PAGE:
Principles of Impact Reporting
Charities and social enterprises that hope to engage, inform and inspire their stakeholders try to communicate clearly the impact of their work. All charities, community groups and social organisations should tell their stakeholders how they are fulfilling their purpose and achieving the change that they seek.
Good impact reporting helps beneficiaries, volunteers, donors and other supporters understand and engage your vision. It also helps staff, volunteers and trustees focus on results and work to achieve that vision.
How should charities communicate their impact?
There are six general principles that define how charities should communicate their impact:
• Clarity: The reader can quickly and easily understand the organisation through a coherent narrative that connects charitable aims, plans, activities and results.
• Accessibility: Relevant information can be found by anyone who looks for it.
• Transparency: Reporting is clear, open and honest.
• Accountability: Stakeholders (including the people who benefit from the charity’s services) have the means to hold the charity to account for its actions.
• Proportionality: The level and detail of reporting reflects the size and complexity of the organisation.
• Verifiability: Claims can be verified externally, and the charity shows where it has been subject to peer review or external audit.
What should charities communicate about impact?
There are six specific principles that define what charities should communicate about their impact.
What needs or problems are we trying to address?
Why are we here? What is our mission? Why us rather than anyone else?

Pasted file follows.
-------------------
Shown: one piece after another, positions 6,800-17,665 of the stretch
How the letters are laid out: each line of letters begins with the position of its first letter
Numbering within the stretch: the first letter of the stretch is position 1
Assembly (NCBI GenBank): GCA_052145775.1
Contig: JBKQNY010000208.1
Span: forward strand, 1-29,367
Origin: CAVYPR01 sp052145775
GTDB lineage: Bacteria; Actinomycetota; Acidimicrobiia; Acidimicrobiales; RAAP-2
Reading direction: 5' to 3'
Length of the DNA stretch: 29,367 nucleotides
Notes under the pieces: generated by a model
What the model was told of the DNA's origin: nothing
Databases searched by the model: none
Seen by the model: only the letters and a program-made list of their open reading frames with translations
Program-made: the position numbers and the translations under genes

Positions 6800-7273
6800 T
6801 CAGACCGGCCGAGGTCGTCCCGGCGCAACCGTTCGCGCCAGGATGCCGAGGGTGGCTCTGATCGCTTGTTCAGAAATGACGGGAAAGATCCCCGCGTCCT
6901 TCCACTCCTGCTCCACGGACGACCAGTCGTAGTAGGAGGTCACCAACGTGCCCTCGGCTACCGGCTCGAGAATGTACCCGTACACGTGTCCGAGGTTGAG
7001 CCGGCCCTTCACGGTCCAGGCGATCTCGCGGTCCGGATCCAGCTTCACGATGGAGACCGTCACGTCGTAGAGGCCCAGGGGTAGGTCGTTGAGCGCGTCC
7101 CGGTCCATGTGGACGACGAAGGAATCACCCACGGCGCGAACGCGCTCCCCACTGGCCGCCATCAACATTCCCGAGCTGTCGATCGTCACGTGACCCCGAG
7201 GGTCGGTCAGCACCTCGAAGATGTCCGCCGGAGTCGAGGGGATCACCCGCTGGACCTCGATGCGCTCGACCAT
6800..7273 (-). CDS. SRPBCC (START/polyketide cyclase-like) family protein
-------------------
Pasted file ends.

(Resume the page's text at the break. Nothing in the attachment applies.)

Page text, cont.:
What is our vision? What change are we trying to bring about? What do we want our impact to be, and over what timescale?
What do our key stakeholders want us to achieve?
What do we aim to achieve? What are our measurable short and long-term objectives?How do these objectives help us achieve our vision?
What are we doing to achieve our objectives? What are our activities, outputs and expenditure? Are our activities part of a coherent plan?
How do these activities achieve our objectives? What is our ‘theory of change’—our plan showing how our activities lead to change?
What are we achieving and how does this compare with our objectives? To what extent are we contributing to our overall goals?
How do we know what we are achieving? Do we have appropriate evidence of these results?
What are we learning about our work? What are the unintended consequences of our work (positive or negative)?
How are we communicating what we are learning? Are we sharing knowledge, publishing results and collaborating with other organisations?
How are we using what we have learned to improve what we do? Are we revising our strategies, programmes, activities or operations?
Applying the principles
The principles of good impact reporting guide charities and social enterprises through communicating their impact. This could include:
• annual reports, annual reviews and impact reports;
• management information, board reports and organisational reviews;
• reports to funders, supporters, investors and commissioners;
• communications materials, such as websites, brochures and leaflets;
• fundraising materials;
• key messages about the organisation; and
• communications with, and feedback and responses from its beneficiaries.
If applied appropriately, the principles can help you to:
• be accountable to your stakeholders, engaging them in open and honest dialogue;
• engage and inspire supporters and potential supporters;
• review your activities and impact against your vision and purpose;
• challenge your assumptions and revise strategies and plans; and
• ensure that you are helping your beneficiaries in the best way possible.
From the document "Principles of Good Impact Reporting", a collaboration between seven organisations New Philanthropy Capital, Acevo (Association of Chief Executives of Voluntary Organisations) incorporating the ImpACT Coalition, CFDG (Charity Finance Directors Group), the Institute of Fundraising, The SROI Network, NCVO (National Council for Voluntary Organisations.